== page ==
I can’t believe it. It was one thing to hit September and have the 1c pencil deals replaced by pumpkins, skeletons, and apple-cinnamon scents. Now, its just October 8 and the pumpkins are marked down 40% off to make room for green, red, blue, and silver … and the aroma of pine!
That can only mean one thing: merchants are getting us ready for the holiday gift season. So before we’re bombarded with ads for other stuff, I thought I’d put in a pitch for games that make great gifts because
- We can do them together as a family.
- Are perfect additions to the classroom, especially when kids have to stay indoors for recess.
- Make literacy fun.
As a mom and literacy passionista, I am always on the lookout for entertainment that doesn’t involve a screen, has some type of educational value, and can have lots of players. I have some childhood favorites like Scrabble, Boggle, Pictionary, and Yahtzee, but also like to find new things that have the bells and whistles to grab kids of today’s generation.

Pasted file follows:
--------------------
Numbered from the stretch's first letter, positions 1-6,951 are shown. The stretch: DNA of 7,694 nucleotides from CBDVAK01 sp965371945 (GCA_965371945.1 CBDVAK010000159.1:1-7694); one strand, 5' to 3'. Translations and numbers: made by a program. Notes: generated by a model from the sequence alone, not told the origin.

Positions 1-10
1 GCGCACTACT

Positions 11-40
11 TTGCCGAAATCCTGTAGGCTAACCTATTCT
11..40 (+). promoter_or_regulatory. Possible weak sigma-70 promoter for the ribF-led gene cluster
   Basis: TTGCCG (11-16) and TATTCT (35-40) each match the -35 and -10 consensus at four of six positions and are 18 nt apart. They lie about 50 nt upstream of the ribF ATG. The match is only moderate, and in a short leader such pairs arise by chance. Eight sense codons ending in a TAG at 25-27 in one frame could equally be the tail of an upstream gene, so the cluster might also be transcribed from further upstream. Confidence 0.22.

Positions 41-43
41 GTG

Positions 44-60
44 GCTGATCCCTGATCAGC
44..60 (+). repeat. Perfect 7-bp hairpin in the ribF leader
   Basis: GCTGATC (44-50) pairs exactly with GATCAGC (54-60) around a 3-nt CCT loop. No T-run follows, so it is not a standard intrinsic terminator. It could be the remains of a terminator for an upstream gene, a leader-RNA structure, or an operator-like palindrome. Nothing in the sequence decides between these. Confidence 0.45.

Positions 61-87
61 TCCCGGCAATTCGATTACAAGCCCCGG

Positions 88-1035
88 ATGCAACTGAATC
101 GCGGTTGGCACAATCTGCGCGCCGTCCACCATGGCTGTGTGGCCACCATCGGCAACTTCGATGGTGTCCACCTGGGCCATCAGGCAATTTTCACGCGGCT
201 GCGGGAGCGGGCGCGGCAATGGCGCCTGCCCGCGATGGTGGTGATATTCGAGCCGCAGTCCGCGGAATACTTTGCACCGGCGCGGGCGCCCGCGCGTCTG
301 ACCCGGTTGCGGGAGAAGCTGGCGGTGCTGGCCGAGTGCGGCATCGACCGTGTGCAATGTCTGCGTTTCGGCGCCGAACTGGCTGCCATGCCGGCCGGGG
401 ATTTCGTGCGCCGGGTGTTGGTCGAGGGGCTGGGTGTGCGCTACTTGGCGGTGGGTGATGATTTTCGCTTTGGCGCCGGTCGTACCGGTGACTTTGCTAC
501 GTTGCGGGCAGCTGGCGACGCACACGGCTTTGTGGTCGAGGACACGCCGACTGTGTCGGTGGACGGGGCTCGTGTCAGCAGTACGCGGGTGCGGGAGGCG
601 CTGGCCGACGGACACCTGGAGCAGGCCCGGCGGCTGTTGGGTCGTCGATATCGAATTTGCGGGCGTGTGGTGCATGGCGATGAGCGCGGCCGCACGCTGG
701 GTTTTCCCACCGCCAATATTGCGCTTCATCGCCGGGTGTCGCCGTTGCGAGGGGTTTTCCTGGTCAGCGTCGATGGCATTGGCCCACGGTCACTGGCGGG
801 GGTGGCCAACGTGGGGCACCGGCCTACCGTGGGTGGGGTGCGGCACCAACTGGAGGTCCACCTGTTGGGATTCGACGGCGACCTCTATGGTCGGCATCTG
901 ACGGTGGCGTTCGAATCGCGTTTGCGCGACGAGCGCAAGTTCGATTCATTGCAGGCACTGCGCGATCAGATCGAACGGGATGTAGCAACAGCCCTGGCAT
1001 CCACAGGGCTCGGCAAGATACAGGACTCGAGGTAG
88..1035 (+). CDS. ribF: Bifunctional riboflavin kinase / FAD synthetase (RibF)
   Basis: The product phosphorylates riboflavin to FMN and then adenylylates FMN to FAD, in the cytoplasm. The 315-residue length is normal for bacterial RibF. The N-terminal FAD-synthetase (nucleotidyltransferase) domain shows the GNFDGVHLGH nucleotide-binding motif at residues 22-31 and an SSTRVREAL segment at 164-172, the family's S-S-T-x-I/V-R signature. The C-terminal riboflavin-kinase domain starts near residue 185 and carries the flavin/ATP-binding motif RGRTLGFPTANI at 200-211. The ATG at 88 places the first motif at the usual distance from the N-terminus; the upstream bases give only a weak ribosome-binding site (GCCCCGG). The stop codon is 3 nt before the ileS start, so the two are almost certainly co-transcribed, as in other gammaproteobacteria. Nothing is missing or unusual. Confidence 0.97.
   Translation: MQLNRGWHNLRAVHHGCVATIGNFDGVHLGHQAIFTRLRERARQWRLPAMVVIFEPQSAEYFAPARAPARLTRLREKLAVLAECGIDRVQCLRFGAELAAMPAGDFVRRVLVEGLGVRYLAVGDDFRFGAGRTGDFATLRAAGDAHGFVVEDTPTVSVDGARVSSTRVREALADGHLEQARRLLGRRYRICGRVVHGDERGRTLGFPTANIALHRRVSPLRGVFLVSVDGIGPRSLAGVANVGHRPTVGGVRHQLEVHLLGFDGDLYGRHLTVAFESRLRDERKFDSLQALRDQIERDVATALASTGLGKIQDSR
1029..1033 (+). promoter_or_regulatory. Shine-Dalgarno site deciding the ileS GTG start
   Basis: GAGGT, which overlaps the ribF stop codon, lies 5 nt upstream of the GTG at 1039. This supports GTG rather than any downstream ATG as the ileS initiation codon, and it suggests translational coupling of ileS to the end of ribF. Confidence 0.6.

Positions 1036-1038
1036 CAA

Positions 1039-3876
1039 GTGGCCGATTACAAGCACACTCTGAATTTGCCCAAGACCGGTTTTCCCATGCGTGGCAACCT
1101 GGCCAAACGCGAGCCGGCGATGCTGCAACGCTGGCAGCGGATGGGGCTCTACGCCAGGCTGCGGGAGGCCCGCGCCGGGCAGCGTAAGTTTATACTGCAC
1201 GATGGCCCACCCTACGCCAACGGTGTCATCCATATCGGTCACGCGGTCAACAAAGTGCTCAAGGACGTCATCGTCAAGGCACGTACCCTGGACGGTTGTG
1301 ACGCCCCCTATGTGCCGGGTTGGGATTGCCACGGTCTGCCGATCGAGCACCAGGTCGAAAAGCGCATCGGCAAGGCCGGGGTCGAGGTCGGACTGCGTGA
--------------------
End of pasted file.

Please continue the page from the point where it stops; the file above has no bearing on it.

Most of these games are good for kids who are in second through fourth grade and have some experience with creating and playing with words.
I am usually behind the times, so Bananagrams had been around the world and back a couple times already before I discovered it in 2010. I had seen it, but never played it. Now I’m addicted … yes, two years later it is still one of my favorite gamges.
Playing Bananagrams is great fun and, as it turns out, is a great modeling tool, too. A bunch of us moms used to play it at the pool on summer evenings. I can’t tell you how many times our dripping-wet kids came over to watch us play and “help” us with words.